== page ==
I’ve just finished the first part of Practical Actions European speaker tour on climate change, having visited Germany and the Czech Republic. In both countries I was talking about our adaptation work in Bangladesh including our Pathways from Poverty project. I stated that despite Bangladesh being one of the poorest and most climate affected countries in the world, many other countries could learn a lot from the way it has adapted to the increasing floods and other climate related disasters caused by climate change.
In Germany I presented our project at a major conference in Bonn from 1-3 November called ‘Dialogue Towards Transformation’ organized by our project partner, Germanwatch. The conference was attended by 140 NGOs from 22 countries around the world including both developed and developing nations.
It highlighted the synergies and tensions which exist between climate change and other subjects such as food security, energy and poverty reduction. This is also one of the issues addressed in Practical Actions new 5 year strategy from 2012-2017.
One of the major talking points at the conference was the need for NGOs or Civil Society to agree on development priorities in the run up to the adoption of the new Sustainable Development Goals. There was also a lot of debate about the extent to which NGOs can really influence international negotiations like the Rio + 20 conference and the global climate change talks or whether our job is to build a mass movement outside these processes calling for change.
Like the UK and Bangladesh, flooding is the major climate impact in both the Czech Republic and Germany. Just two years ago flooding there and in Poland killed nine people and resulted in over a thousand having to be evacuated from their homes.
Despite the recession and the EU bailout, Germany continues to be a leader in climate change and promoting the green economy. In contrast in the Czech Republic there is still a lot of scepticism about climate change among the public and politicians and their current President, Vaclav Klaus, is a well known climate sceptic. The Czechs also have one of the highest carbon dioxide emissions per head of population in Europe due to their heavy industry and car manufacturing.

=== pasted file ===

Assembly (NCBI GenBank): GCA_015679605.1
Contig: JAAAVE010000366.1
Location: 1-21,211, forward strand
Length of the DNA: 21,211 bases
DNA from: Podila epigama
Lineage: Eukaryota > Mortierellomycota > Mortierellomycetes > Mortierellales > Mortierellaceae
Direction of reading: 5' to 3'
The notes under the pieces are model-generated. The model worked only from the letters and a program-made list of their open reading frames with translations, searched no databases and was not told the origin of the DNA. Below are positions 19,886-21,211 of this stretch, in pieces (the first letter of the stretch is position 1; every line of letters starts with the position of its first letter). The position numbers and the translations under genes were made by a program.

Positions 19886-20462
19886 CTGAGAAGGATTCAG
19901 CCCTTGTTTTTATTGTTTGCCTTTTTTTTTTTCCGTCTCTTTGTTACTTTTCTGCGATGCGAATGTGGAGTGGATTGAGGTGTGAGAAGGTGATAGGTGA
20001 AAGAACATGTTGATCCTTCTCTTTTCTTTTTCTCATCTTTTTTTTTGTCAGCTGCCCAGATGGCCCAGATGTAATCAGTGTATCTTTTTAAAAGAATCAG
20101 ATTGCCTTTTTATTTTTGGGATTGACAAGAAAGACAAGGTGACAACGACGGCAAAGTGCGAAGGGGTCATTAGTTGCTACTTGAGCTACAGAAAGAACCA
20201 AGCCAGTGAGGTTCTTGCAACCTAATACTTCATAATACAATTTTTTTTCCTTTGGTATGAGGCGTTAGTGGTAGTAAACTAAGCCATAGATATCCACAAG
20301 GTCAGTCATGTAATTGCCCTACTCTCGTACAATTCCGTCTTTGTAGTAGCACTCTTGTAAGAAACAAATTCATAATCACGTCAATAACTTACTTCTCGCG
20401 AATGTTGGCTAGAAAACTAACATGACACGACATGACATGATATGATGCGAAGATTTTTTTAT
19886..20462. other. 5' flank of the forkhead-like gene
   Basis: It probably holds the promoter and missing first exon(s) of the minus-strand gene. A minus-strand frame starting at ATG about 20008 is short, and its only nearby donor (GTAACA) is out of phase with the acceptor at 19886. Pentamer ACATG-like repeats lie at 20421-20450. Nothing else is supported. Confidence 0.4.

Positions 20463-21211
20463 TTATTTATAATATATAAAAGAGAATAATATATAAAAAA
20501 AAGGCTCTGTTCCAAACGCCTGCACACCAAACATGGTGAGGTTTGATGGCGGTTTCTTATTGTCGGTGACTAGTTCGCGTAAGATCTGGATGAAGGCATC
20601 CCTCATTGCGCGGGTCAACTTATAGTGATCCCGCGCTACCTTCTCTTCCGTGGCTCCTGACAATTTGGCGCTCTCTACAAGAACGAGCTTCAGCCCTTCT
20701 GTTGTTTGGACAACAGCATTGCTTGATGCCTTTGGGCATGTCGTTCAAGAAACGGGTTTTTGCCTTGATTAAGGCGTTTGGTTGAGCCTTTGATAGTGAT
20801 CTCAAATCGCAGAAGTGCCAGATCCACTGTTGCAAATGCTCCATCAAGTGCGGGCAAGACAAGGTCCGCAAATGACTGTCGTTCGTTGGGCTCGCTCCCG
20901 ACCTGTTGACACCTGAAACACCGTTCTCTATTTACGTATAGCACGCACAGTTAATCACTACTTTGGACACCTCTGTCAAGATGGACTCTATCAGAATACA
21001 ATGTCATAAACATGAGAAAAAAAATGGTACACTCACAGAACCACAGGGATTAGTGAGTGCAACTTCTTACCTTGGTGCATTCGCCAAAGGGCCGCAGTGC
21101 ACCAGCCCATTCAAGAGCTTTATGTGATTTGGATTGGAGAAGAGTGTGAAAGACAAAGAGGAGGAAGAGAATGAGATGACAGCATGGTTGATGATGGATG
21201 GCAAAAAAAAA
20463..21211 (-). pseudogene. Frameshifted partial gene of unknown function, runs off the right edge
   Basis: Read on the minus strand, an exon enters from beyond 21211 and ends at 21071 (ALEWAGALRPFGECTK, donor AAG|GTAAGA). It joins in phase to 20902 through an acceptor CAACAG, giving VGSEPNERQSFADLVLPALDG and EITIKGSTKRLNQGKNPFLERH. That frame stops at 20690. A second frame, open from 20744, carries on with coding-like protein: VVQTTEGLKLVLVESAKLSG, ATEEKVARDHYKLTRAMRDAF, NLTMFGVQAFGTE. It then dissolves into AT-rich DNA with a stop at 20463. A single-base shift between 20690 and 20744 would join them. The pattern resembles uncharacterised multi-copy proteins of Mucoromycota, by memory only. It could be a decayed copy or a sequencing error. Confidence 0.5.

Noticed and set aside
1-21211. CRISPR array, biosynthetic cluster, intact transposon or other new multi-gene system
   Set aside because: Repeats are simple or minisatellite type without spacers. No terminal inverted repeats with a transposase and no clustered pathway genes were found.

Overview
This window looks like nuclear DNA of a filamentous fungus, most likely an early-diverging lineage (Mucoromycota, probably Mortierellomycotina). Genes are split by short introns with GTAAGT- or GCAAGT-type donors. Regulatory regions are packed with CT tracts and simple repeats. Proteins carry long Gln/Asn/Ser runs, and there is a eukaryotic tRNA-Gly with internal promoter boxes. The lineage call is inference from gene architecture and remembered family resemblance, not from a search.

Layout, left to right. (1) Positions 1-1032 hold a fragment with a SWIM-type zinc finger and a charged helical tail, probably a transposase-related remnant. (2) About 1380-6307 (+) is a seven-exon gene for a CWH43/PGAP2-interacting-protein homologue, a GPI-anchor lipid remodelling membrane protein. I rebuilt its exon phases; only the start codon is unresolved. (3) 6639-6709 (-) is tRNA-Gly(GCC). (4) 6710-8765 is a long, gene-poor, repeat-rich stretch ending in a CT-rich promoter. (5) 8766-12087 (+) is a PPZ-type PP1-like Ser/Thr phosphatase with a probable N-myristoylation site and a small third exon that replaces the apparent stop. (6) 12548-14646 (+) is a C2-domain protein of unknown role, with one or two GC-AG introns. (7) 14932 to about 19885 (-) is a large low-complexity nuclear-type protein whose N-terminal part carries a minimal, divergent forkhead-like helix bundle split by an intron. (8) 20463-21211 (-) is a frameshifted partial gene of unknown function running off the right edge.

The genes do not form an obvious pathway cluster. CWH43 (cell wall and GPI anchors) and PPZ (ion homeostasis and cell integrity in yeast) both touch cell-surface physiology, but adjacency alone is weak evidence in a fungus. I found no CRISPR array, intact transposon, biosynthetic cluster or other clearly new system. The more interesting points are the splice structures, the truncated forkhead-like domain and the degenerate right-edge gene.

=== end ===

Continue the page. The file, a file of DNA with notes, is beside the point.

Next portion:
To highlight the issues I spoke to business studies and social geography students at two universities in Prague and also to international development students at Olomouc university. The debates were organized by our Czech partner, Glopolis. Before my presentation I asked all the students how many of them thought climate change was real and was happening now. Only about half put their hands up.
So a major challenge for the Czech NGO movement in the next few years will be to transform public and political opinion in relation to climate change. This was the subject of a round table debate I attended with many of the Czech Republics leading NGOs and a representative of their Department of Energy and Climate Protection. We agreed an important opportunity to do this will be the publication of the fifth Intergovernmental Panel on Climate Change report in 2013/14. This is likely to contain a wealth of evidence that many of the extreme weather events like flooding both in Europe and Bangladesh can now be directly linked to climate change.
In both Germany and the Czech Republic our adaptation work in Bangladesh promoting technologies like floating gardens, sand bar cropping and duck farming was well received. Many delegates, students and NGO staff came up to me afterwards and said that too often in the debate on climate change the voice of the poor wasn’t heard and that policy needed to be much better informed by what is happening on the ground. Practical Action with its wealth of experience working with the world’s poor and knowing what works in the field is in a unique position to do both.
Among many of those I spoke to in both Germany and the Czech Republic there was strong agreement that adaptation must now go up the UN and the EUs agenda and that we need to see a far greater political and financial commitment to helping people in countries like Bangladesh adapt to a future in which once rare events like flooding become part of the everyday struggle for survival. One student I spoke to in Prague summed up the situation well when she said “Your work in countries like Bangladesh buys vital time for the world to adapt to climate change and gives the poorest people most affected by it a fighting chance of a future”
The speaking tour now moves on to the European Parliament and then the United Kingdom before attending the climate talks in Qatar.